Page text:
If you’re new to the world of indoor cycling and contemplating the idea of embarking on this exhilarating fitness journey from the comfort of your own home, it’s wise to begin with a thoughtful approach.
Before pedalling away at the indoor miles, it’s essential to consider a few key points that will make the experience as enjoyable and effective as possible. By pinpointing your preferred workout style and making a few key decisions around space, bike, budget and gear, you’ll be ready to make the most of the world of indoor bike workouts.
Set Up Considerations
What kind of cycling workouts will I enjoy?
Put simply, find something you enjoy and you’ll do it more. Getting clear on what makes you tick and what you want from your indoor cycling sessions is important because it determines where you go next.
Cycling indoors doesn’t necessarily mean hours of soul-destroying miles staring at a blank wall. By choosing an indoor training set up which appeals to you from the get-go, along with the right bike and kit, you’ll stay more interested, focused and motivated.
If you’re more of a studio spinner looking for a diverse range of professionally coached cardio and strength workouts, it’s worth exploring membership and hi-tech kit options with the likes of Peloton or rivals Echelon.
The good news is that all of the indoor apps have huge indoor workout libraries, with structured workouts and training plans for all abilities from beginner to pro.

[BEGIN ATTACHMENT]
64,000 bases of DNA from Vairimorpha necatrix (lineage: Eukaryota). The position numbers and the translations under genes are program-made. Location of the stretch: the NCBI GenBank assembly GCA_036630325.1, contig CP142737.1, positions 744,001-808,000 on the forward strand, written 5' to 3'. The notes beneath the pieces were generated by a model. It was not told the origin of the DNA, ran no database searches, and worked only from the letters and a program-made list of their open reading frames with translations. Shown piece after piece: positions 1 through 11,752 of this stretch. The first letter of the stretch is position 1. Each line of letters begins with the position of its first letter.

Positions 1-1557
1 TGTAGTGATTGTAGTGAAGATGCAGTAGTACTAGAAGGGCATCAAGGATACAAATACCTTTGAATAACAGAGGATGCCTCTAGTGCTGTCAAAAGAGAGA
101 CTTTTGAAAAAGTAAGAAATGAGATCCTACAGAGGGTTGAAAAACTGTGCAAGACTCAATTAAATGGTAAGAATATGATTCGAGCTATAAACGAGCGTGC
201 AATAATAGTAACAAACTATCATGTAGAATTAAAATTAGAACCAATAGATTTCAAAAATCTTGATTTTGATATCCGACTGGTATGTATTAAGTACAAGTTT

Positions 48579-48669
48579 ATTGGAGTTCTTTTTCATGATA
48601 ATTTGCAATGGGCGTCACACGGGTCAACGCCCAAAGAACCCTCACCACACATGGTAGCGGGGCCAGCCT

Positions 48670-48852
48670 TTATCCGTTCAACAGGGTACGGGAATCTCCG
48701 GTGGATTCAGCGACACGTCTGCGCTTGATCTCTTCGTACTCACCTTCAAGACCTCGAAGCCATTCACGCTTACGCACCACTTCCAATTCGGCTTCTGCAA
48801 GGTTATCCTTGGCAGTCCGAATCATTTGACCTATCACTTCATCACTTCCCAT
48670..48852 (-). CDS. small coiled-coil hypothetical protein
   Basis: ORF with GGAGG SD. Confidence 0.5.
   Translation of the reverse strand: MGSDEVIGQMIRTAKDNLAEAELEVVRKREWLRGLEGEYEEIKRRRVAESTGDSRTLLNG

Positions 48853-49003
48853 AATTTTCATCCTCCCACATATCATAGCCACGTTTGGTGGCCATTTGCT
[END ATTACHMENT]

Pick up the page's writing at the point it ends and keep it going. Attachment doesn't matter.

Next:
If you want to get in a tough workout with structure, purpose and focus, platforms such as TrainerRoad are a great place to start. Whilst fairly minimalistic in looks, they get straight down to it, with epic collections of workouts and training plans allowing you to strip out guesswork and improve your fitness fast, once you’ve taken a standard benchmark or FTP test.
Indoor cycling apps such as Zwift and Rouvy offer all of the workout collections and training plans you need, but elevate the immersive experience to the next level – perfect if you struggle with ‘clock watching’ when you cycle indoors. Zwift gives you the opportunity to explore virtual worlds, with an engaging gamified element that lets you work your way through various levels, unlock bikes and kit and make use of power ups. You can also take part in group rides or jump into races, riding with cyclists from all across the world from the comfort of your own home.
Rouvy offers augmented reality versions of real-world scenic routes – a great option if you’ve got a specific route or race location you want to prepare for.
How much space do I need?
It’s a myth that you need big spaces for a home indoor cycling set up. Or that it only counts if you are grinding out the miles in a draughty pain cave. The easier you make it to jump on your bike, the more you’ll get from indoor cycling.
The basic requirement is somewhere that can accommodate your bike, with space to safely climb on and off, close to a power supply.